Harry Benson's photographs have been seen all over the world and his accent is still straight out of Glasgow, but for most of his adult life, New York has been his home. NY1's Budd Mishkin filed the following One On 1 profile.
Can you pick a moment that changed your life? Photographer Harry Benson can — Paris, 1964. He took a photo the minute the Beatles, on the eve of their first trip to the United States, find out that "I Want To Hold Your Hand" was the number one song in America.
"It's my favorite photograph," says Benson. "It fits, it swings, it moves and it can never happen again. That picture couldn’t happen again, one second after I’d taken it. It gone, it’s a glimpse and gone forever."
The Beatles assignment was special to Benson because it brought him to America. In a sense, Benson's never left, as he has been a New Yorker since the mid-1960s.
From his Upper East Side apartment, Benson and his wife Gigi oversee his vast catalogue of photographs.
His latest book is a glossy collection entitled "New York, New York." At a book release party at Tiffany's, Benson said the city has never disappointed the immigrant from Scotland.
"New York is exactly what you think it's like," says Benson. "Other cities, other places don't quite come up, but New York City does."
Some of the people present at the party are in the book, including Mayor Michael Bloomberg. But Benson says the relationship between photographer and subject should not be so chummy.
"I’m not a friend. Whoever said I was friend, if you become a friend, the friend is going to call you up and say, 'Oh Harry, that picture of me in the bubble bath, please don’t use it,'" says Benson.
But occasionally a subject is hard to resist. In 1972, Benson developed a friendship with the world's chess champion, the enigmatic Bobby Fischer.
“He would call me and my wife would take the call and he would say, 'Tell him it’s his friend Bobby Fischer.' He always called me his friend," says Benson. "We would go out in the car and go for a walk and walk and walk. And we would see the horses, and the horses just came slowly up and Bobby would say, 'Harry, it likes me. It likes me.'"
Benson's camera has documented the rich spectrum of American life, from Truman Capote's famed "black and white" ball, to the civil rights movement.
He has photographed every president since Dwight D. Eisenhower. Benson was in Little Rock, Ark. in 1992 to take one of his most famous photographs, "The Clinton Kiss."
"They don’t quite meet. It’s stronger than actually meeting. When they meet, it’s over," says Benson.
He says he likes to get away from the pack.
"Photography has never been a team sport to me," Benson says.
So as President Richard Nixon was resigning in 1974, Benson moved ever so slightly to get his shot.
"I was looking for Mrs. Nixon. I knew that she was much more sensitive than people had said. Sure, I got a little tear in her eye."
Perhaps his most compelling set of photographs is of a man who wanted to be president, Robert F. Kennedy.
"Bobby, I liked him, but he was shot literally in front of me," says Benson.
Benson photographed Kennedy during a family vacation, on the presidential campaign trail in 1968 and at the Ambassador Hotel in Los Angeles, where Kennedy was assassinated.
"[Ethel Kennedy] went straight for my camera screaming, 'Give him air, give him air,'" says Benson.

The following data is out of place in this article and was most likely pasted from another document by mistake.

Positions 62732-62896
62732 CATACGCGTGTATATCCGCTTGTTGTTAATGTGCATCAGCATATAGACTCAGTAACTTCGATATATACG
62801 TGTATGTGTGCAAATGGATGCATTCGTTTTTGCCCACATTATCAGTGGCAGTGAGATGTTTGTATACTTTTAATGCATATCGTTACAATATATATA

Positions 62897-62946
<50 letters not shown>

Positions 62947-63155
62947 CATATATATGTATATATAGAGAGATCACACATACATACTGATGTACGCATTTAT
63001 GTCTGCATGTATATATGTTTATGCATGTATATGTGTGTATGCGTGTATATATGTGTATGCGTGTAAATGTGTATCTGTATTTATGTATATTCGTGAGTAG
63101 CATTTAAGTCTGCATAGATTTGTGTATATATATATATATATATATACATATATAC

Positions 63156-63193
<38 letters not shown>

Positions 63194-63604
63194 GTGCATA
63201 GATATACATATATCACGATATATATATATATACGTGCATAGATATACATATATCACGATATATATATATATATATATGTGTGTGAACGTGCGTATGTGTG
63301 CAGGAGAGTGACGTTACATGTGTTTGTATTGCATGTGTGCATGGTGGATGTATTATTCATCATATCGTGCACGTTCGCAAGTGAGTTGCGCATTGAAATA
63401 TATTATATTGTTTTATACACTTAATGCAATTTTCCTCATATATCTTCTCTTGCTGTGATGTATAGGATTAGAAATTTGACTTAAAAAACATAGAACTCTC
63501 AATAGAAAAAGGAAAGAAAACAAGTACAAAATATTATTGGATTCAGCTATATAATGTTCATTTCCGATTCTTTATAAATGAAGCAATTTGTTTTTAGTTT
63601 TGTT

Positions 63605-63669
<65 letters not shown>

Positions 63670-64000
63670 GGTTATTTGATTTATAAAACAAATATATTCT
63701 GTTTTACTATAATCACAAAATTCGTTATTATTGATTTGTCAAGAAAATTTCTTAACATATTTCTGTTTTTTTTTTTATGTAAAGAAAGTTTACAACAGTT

Asked whether he wondered whether he should have taken pictures at that moment, Benson says, "Oh no, the thing in your mind is, 'Don’t fail now, fail tomorrow.' This is it. I got to cover it. I haven’t been sent to be a nice person. It’s out of your hands."
Long before Benson's photographs were seen around the world, he had a dream to be a soccer goalie, a dream he's had a tough time giving up.
"It’s just about six weeks ago I realized I wasn’t going to make the Scottish team, you know," says Benson.
His first published work came when he sent a picture of a deer at the Glasgow zoo to the local paper. Months later on the train, he saw the picture in the paper.
"There was a gentleman sitting beside me, and he opens the Evening Times next to me. And there’s this picture, big, the deer. But you know, that feeling hasn’t left me," says Benson. "If I take a good picture, I sit and look at it."
After working in Scotland, he made his way to London and the home of Britain's pugnacious newspaper business, Fleet Street.
"You just didn’t want to beat your opposition, you wanted to kill them," says Benson. "When I came to America, working with Life [magazine], that was like a dude ranch in comparison. You know, everyone was nice, gentlemanly. This was unheard where I came from. It was like wild dogs."
Benson has photographed many of his subjects in quiet, peaceful, even reflective moments. But he's also worked in danger zones: Somalia, Bosnia, riots in America. He has found a way to keep his work and stay alive.
"The quickest thing I can do is just get that film out of my camera and put it in my sock," Benson says. "Get it off of you, because if someone comes to you with a gun and asks for your film, I want the photograph for Life. I don’t want to die for it."
When Caroline Kennedy got married in 1986, she could have called any photographer in the world. She called Harry Benson.
When her mother called, Benson thought it was a prank. So he asked Jacqueline Kennedy Onassis a question.
"'Where did you have lunch yesterday?' And she said, 'It was in Mortimer’s, the third table from the window, by the wall.' She said that, and I said, 'What can I do for you, Mrs. Onassis?'" says Benson.
His photographs have taken him all over the world and introduced him to the influential and the powerful. The camera has certainly taken the boy out of Scotland, but the reverse might not be true.
"That enters my head all the time, 'What’s some scruff from Glasgow doing here? Talking to this big shot and even having an opinion with him?' It’s crazy," Benson says.